Friday, April 06, 2007

new tool for researching copyright of published works

As we all know, books published before 1923 in the United States are most definitely in the public domain and books published after 1963 are most certainly all in copyright. Many wrongly assume that all works published after 1923 and before 1963 are also in copyright. This is not a valid blanket assumption. Some did not have their copyright renewed, as required by the process at the time, and are now actually in the public domain. Some had their copyright renewed, and are still protected. Others are “orphan works” where the process of identifying who holds the copyright following deaths of authors and mergers and cessation of operations of many, many publishers is an onerous one. Why does this matter? Because we want to digitize volumes from our collections for which we do not know their copyright status.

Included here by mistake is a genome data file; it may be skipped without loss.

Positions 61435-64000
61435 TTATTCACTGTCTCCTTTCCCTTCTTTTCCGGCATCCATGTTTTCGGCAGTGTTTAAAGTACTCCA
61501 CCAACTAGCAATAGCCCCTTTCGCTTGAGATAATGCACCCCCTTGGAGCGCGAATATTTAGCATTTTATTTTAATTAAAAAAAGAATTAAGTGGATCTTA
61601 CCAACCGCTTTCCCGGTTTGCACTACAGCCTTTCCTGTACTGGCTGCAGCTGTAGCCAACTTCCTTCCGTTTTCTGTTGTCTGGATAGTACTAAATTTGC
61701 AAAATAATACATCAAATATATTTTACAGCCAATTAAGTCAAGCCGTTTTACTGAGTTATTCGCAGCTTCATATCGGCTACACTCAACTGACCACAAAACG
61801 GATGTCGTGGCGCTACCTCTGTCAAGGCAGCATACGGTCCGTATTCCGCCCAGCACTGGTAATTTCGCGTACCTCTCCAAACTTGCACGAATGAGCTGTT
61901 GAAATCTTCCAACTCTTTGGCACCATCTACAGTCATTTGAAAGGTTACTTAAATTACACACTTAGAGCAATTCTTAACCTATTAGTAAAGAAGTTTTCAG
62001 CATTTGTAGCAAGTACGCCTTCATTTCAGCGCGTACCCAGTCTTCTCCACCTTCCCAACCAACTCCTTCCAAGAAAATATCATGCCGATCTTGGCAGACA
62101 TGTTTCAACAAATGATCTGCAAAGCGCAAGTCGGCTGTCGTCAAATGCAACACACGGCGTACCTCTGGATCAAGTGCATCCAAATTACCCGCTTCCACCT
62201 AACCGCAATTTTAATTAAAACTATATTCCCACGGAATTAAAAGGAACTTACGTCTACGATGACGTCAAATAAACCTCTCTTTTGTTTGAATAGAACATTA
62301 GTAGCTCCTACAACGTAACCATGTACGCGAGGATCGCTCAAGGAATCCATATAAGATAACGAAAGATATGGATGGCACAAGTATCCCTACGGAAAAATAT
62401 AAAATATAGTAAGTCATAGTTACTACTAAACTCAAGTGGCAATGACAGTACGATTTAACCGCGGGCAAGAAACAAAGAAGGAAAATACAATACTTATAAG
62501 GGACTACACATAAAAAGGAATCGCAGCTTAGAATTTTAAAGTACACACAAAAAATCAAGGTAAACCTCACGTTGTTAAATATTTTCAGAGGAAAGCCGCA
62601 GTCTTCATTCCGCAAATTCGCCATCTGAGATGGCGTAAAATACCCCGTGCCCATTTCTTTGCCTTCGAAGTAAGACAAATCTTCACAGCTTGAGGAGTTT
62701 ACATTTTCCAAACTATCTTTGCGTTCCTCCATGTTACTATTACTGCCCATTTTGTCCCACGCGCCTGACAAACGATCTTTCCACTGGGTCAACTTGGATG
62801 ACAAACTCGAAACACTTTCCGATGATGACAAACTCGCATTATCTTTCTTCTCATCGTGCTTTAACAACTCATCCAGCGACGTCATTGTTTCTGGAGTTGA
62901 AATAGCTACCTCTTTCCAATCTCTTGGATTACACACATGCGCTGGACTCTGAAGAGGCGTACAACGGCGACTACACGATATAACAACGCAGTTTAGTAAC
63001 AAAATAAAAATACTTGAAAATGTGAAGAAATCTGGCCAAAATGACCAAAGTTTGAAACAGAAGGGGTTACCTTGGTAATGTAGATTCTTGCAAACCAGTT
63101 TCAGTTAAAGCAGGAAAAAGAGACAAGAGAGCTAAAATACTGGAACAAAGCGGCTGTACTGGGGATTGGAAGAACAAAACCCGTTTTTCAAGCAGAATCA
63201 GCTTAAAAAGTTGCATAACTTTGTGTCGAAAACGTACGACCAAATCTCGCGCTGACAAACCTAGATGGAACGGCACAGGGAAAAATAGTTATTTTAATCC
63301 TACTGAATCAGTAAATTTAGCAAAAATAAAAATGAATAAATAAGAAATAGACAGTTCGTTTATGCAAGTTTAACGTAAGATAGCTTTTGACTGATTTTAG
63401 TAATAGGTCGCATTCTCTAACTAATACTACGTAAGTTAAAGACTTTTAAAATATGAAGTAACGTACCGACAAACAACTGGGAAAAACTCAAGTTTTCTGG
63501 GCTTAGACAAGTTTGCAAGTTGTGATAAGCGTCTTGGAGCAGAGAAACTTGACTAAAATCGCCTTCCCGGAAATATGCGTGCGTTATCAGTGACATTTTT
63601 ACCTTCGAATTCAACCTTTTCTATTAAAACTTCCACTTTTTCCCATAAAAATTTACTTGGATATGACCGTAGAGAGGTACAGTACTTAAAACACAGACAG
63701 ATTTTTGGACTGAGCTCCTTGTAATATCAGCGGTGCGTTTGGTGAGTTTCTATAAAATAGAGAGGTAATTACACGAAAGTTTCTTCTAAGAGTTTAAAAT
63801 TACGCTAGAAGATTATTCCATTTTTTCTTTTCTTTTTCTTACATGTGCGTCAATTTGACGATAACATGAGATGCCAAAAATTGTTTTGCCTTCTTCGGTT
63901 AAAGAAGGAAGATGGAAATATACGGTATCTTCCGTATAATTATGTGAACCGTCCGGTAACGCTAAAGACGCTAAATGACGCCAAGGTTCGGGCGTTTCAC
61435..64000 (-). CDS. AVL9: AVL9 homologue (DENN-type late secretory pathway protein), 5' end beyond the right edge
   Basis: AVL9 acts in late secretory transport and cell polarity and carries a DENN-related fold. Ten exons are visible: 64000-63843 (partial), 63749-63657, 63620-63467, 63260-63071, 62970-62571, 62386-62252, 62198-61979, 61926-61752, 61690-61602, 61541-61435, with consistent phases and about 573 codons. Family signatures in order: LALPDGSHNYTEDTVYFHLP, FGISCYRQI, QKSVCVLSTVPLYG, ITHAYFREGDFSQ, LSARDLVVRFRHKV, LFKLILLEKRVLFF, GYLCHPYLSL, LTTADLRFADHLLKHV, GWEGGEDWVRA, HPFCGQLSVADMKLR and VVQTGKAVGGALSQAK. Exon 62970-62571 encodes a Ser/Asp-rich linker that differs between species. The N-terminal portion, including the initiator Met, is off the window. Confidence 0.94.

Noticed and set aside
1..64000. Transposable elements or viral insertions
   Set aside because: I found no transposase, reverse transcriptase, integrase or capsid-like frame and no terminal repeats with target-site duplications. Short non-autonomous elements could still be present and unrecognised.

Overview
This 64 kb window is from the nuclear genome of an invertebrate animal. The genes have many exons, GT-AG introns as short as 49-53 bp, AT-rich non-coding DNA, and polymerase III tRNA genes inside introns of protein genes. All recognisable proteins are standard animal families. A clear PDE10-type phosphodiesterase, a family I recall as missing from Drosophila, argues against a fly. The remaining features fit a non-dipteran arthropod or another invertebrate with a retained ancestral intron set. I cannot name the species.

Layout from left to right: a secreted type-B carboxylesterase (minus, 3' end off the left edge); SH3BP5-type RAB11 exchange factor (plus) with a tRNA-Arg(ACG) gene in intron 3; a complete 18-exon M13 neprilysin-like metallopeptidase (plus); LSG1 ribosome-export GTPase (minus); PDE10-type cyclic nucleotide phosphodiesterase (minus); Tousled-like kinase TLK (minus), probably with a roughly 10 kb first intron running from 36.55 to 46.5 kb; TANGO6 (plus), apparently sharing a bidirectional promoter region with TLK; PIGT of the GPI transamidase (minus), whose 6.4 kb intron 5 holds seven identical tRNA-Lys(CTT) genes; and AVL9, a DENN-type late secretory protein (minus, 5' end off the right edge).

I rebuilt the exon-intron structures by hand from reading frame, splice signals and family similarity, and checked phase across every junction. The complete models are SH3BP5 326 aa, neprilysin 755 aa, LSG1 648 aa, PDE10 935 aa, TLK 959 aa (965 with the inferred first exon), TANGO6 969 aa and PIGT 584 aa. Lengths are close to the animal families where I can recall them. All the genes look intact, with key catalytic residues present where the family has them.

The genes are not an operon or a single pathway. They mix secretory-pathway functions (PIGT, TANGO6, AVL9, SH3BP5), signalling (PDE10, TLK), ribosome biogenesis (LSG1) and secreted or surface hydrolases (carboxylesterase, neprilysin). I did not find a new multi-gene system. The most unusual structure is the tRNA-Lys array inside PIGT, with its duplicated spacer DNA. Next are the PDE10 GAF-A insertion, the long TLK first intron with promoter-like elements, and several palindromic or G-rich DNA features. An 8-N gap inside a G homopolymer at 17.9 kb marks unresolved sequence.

There have been resources available in the past to help in this quest. There was a database hosted at Rutgers for Project Gutenberg (, and the Catalog of Copyright Entries at U. Penn (

Now Stanford has launched its Copyright Renewal Database which looks to make it easier to research copyright status for books published during that timespan. Building on the Project Gutenberg database, Stanford has created a new interface to search digitized transcriptions of the U.S. Copyright Office’s Catalog of Copyright Entries that list works where copyright was renewed. The records are known to be spotty, but it's a giant leap in making the copyright status research process a simpler one.

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